And if Scripture has been wrong on these issues, then what else might it be wrong about? What about homosexuality? Many Emergents have raised the point that 150 years from now, our descendants will be laughing that we debated this issue just like we laugh at those who defended their right to own another human being.
This is a dangerous hermeneutic. Perhaps the best summary and argument put forth for it comes from William J. Webb in his book, "Slaves, Women & Homosexuals: Exploring the Hermeneutics of Cultural Analysis." The title is a good summary of the content: sometimes, Scripture must be seen through the lens of its culture and the current culture. The author makes the argument that some of the texts regarding slaves and women were culturally limited, not binding to other cultures.
Webb offers a thorough review of the many issues, arguments, and texts surrounding these three issues. Webb, not surprisingly, finds slavery to be wrong and the apparent view of women in Scripture to be inadequate in our day and time. Homosexuality, on the other hand, is a little more difficult. The author writes:
Analyzing the homosexuality texts with the canons of cultural analysis has been an enlightening task. While some Christians advocate covenant/equal-status homosexuality as an appropriate expression for human relationships today, the results of this study would argue against such a position. The same canons of cultural analysis, which show a liberalizing or less restrictive tendency in the slavery and women texts relative to the original culture, demonstrate a more restrictive tendency in homosexuality texts relative to the original culture. Furthermore, the biblical texts not only hold an aversion to associative features (e.g., rape, pederasty), they appear to voice a concern about the more basic or core issue of same-gender sexual acts themselves . . . Once this factor is paired with finding a more restrictive movement within Scripture compared to the surrounding cultures, the covenant homosexual argument fails to be pesuasive. Virtually all of the criteria applicable to the issue suggest to varying degrees that the biblical prohibitions regarding homosexuality even within a covenant form, should be maintained today; There is no significant dissonance within the biblical data. (250)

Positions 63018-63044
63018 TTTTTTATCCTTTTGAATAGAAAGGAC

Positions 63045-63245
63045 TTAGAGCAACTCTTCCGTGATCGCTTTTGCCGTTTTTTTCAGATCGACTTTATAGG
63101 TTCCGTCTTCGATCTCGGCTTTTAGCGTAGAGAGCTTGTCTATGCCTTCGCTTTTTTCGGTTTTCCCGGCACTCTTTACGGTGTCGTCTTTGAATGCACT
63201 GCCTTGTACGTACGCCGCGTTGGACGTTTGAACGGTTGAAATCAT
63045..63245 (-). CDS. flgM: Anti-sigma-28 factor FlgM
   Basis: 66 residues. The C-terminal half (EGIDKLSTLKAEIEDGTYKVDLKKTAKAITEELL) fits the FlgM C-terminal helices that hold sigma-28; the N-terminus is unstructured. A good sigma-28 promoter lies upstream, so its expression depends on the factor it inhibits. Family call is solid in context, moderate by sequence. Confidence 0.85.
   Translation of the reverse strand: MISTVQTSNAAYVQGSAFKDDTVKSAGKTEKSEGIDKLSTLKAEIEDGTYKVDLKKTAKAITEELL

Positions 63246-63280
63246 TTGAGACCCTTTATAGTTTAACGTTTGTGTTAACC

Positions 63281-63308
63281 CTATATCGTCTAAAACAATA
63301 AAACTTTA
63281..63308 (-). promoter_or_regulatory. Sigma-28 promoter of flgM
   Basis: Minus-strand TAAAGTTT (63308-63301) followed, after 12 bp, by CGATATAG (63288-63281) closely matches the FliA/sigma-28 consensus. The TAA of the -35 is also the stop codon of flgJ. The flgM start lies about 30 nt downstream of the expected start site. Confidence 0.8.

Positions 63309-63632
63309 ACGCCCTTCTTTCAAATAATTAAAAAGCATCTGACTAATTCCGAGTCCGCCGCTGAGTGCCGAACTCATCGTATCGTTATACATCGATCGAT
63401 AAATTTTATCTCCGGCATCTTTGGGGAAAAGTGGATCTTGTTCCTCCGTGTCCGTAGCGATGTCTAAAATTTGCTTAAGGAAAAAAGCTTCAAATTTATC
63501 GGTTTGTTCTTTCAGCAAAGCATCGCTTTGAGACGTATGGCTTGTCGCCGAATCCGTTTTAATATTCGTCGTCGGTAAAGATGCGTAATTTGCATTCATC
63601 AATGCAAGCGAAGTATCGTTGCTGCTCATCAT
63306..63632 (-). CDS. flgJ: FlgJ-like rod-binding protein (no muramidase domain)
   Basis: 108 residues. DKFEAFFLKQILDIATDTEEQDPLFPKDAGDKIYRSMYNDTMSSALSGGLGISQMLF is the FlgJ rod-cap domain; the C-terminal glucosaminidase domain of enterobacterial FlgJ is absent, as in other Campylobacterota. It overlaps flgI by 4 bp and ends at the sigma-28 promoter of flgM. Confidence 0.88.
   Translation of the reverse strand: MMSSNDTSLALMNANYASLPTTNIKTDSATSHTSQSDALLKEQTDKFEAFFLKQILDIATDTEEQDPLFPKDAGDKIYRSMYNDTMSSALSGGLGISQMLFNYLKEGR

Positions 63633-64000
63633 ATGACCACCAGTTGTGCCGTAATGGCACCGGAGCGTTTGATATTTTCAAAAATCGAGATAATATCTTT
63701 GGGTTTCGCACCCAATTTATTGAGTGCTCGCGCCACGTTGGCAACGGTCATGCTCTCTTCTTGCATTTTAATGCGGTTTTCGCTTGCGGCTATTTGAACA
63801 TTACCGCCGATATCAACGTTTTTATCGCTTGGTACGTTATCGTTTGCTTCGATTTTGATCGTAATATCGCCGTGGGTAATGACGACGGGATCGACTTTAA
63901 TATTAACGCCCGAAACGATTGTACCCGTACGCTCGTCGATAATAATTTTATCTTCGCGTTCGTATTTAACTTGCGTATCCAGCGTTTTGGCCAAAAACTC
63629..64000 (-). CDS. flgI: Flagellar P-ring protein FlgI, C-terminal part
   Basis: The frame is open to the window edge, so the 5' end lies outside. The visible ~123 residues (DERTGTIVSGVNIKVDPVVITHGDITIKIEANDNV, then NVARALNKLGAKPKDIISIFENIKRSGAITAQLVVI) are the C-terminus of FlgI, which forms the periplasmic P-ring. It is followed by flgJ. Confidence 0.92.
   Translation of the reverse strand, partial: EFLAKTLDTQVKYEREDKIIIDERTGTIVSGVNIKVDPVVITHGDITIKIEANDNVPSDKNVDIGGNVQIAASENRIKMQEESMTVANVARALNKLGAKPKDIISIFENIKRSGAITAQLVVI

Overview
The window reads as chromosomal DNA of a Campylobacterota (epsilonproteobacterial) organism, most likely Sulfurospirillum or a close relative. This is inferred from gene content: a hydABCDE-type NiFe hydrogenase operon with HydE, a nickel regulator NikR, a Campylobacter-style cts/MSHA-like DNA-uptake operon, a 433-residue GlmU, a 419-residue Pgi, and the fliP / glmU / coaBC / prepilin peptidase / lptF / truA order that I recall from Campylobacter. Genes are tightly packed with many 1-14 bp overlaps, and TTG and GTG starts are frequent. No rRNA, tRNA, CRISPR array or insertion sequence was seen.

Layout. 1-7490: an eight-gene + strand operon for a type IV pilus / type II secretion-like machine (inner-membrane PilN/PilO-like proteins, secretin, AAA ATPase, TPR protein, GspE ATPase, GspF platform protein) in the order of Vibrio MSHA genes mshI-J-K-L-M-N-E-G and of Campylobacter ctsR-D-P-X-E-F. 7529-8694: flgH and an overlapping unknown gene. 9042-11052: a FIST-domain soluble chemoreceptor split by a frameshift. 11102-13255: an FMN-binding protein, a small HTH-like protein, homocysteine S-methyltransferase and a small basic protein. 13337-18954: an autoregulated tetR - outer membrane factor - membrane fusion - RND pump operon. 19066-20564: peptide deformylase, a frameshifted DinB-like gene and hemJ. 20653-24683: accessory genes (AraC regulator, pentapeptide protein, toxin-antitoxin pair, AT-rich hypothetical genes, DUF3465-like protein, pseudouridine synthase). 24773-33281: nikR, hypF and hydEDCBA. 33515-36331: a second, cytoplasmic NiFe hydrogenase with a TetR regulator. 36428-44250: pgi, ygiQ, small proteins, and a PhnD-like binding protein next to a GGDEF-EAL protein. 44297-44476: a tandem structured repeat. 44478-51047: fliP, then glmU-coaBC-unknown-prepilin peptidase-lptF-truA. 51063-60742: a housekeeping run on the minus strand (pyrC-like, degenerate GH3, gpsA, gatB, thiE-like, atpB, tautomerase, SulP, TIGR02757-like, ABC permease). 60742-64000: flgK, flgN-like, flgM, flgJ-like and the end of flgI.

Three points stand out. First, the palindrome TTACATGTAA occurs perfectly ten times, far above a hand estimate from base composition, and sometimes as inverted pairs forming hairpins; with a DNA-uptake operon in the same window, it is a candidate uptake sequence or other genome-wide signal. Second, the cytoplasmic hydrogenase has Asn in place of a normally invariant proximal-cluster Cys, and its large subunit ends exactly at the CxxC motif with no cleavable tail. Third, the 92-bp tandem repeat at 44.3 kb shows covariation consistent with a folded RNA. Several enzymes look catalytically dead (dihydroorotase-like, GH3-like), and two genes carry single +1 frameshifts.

This is a rather shocking conclusion. After all of the historical, cultural, theological, and biblical analysis, the author concludes that Scriptures views regarding homosexuality to always be more restrictive and less liberal than the culture it surrounded itself and expects such commands to binding in every culture.
This is a striking blow to many in our culture and in the Church who try to find wiggle room in the Biblical text. After hundreds of pages of surveying the culture behind each text in Scripture, the author is left with the conclusion that the Bible uniformly considers homosexuality to be a sin.
So although I disagree with the author on a number of things, this conclusion is fitting. There is no wiggle room in Scripture for the open acceptance of homosexuality. One must ignore Scripture if they wish to accept homosexuality as a viable lifestyle.
Overall, this is an important book. Although I disagree with some of the authors conclusions, it is at least an honest attempt to deal with some of these difficult issues by examining the biblical text, its original hearers and authors. Although the hermeneutic offered here can be dangerous (as is offered by the Emerging Church) one can find themselves in a webb of information that provides keen insight and perspective on these difficult issues.